Determining The Distance (MGRS)

You can also use your map to measure the distance between two places because maps are drawn to scale. This means that a certain distance on the map equals a certain distance on the earth. This scale is printed at the bottom and at the top of the map (for example, Scale 1:50,000). This signifies that 1 inch on the map equals 50,000 inches on the ground. In fact, any ground distance equals 50,000 times that distance on the map.

NOTE: Always check the scale on your map before trying to measure distance because different maps have different scales.

Two methods by which to determine distance are the—

  • Bar scale method.
  • Pacing method.

Bar Scale Method

There are three different bar scales at the bottom of your map. Use these scales to help convert map distance into miles, meters, or yards. To figure the distance on the ground using the bar scale method, take a ruler (straightedge) or use the edge of a piece of paper and put a tick mark on it at the straight-line distance between your two points. Then put the ruler or paper beneath one of the bar scales and read the ground distance in miles, meters, or yards.


Estimating the scale between the marks, the bar scale in the figure above shows a ground distance of about 1,520 meters.

Suppose you want to find the distance between point A and point B around a curve in a road (image below). Take a strip of paper, make a small tick mark on it, and line up the tick mark with point A. Align the paper with the road’s edge until you come to a curve, make another tick mark on the paper and on the map, then pivot the paper so it continues along the road’s edge. Repeat this until you get to point B, always following along the road’s edge with your paper. Make a mark on your paper at point B, then go to the bar scales to find the distance.


Pacing Method

When you have to go a certain distance on foot without any landmarks to guide you, you can measure distance pretty accurately by counting your paces. The average pace is just a little less than 1 meter. The average person uses 116 paces to travel 100 meters.

NOTE: If you find that you do not take 116 paces for 100 meters, determine how many paces you do take by pacing yourself on a known 100-meter distance.

When traveling cross-country, as you do in the field, you will use more paces to travel 100 meters—usually about 148 instead of 116. This is because you are not traveling over level ground and must use more paces to make up for your movement up and down hills. Pace yourself over at least 600 meters of cross-country terrain in order to learn how many paces it takes you to travel an average 100 meters. Be sure you know how many paces it takes you to walk 100 meters on both level and cross-country terrain.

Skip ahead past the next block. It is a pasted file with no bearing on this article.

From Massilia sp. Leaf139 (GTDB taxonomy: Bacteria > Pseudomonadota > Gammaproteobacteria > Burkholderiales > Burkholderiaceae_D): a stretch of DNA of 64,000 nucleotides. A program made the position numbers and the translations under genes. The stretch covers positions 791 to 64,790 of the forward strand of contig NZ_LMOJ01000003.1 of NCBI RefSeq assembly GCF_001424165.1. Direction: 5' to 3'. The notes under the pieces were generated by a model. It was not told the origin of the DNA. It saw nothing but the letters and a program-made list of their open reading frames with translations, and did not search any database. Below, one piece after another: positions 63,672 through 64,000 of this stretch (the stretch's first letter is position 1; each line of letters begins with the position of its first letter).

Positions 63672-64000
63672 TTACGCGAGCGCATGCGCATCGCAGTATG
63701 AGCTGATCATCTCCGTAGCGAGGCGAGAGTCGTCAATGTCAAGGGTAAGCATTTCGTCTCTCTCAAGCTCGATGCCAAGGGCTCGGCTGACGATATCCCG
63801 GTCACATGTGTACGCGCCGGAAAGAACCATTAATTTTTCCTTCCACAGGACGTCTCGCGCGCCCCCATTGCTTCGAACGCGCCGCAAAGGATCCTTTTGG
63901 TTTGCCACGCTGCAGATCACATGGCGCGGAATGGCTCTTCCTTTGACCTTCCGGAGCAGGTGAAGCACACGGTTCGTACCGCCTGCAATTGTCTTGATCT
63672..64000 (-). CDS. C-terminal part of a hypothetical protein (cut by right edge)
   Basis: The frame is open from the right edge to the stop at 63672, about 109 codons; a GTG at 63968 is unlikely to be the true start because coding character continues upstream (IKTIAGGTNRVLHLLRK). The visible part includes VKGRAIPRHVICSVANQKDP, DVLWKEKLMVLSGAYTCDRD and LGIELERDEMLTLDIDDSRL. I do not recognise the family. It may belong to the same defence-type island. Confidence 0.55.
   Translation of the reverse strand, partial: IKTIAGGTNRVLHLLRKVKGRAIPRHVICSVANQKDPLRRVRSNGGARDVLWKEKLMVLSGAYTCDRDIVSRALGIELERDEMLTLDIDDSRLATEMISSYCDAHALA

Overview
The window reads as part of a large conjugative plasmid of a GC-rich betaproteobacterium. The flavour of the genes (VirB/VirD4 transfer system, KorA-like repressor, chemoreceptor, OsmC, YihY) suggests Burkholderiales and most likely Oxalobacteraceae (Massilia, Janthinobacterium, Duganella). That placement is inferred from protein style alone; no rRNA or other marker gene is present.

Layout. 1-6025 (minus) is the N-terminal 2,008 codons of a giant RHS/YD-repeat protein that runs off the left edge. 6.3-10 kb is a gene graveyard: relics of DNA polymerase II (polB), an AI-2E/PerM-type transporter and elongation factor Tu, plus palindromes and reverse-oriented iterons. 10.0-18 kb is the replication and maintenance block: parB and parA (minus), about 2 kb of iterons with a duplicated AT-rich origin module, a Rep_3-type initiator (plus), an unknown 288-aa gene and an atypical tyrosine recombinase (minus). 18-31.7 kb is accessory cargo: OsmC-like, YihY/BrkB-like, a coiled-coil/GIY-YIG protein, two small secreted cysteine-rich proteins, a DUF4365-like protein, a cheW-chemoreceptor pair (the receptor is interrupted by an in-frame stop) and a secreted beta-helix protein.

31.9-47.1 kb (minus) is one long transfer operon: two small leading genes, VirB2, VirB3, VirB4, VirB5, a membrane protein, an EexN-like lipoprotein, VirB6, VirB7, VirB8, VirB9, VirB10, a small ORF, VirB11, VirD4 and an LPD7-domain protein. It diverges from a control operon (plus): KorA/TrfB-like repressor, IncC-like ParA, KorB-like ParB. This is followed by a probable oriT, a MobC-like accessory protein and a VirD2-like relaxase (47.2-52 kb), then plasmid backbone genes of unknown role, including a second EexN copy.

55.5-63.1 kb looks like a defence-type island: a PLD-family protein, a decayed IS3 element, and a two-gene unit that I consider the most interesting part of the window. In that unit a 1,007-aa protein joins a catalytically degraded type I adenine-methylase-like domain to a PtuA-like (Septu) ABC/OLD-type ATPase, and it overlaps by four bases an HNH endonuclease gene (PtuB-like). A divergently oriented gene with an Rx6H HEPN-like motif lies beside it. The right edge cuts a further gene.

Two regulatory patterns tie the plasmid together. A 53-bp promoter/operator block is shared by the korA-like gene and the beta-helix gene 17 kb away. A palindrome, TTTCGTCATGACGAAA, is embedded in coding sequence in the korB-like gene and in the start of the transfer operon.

The big problem in pacing is maintaining a straight line. At night, the average person tends to walk in a circle if he does not use a compass. During the day, you should use a compass and steering points (well-defined objects in your direction of travel toward which you may steer). Also, remember to figure only the straight-line distance when you have to walk around an obstacle.

Another problem in pacing is keeping count of the paces taken. One way to keep count is to use pebbles. For instance, suppose you want to pace off 1 kilometer. (One kilometer is 1,000 meters or the distance between two of the black grid lines on your map.) Put 10 pebbles in your right pocket. When you go 100 meters, move one pebble to your left pocket and start your count over. When all 10 pebbles have been moved to your left pocket, you have traveled 1 kilometer. Another way to keep count is by tying knots in a string—one knot per 100 kilometers.

NOTE: 100 meters is approximately 109 yards. If you are using a map that uses miles instead of kilometers, you need to know that there are 1760 yards in a mile.


[Continue to Finding the Correct Direction]

**Information adapted from the United States
(U.S.) Army Training Support Centers (TSCs)
Graphic Training Aid (GTA) GTA 05-02-013,
How To Avoid Getting Lost.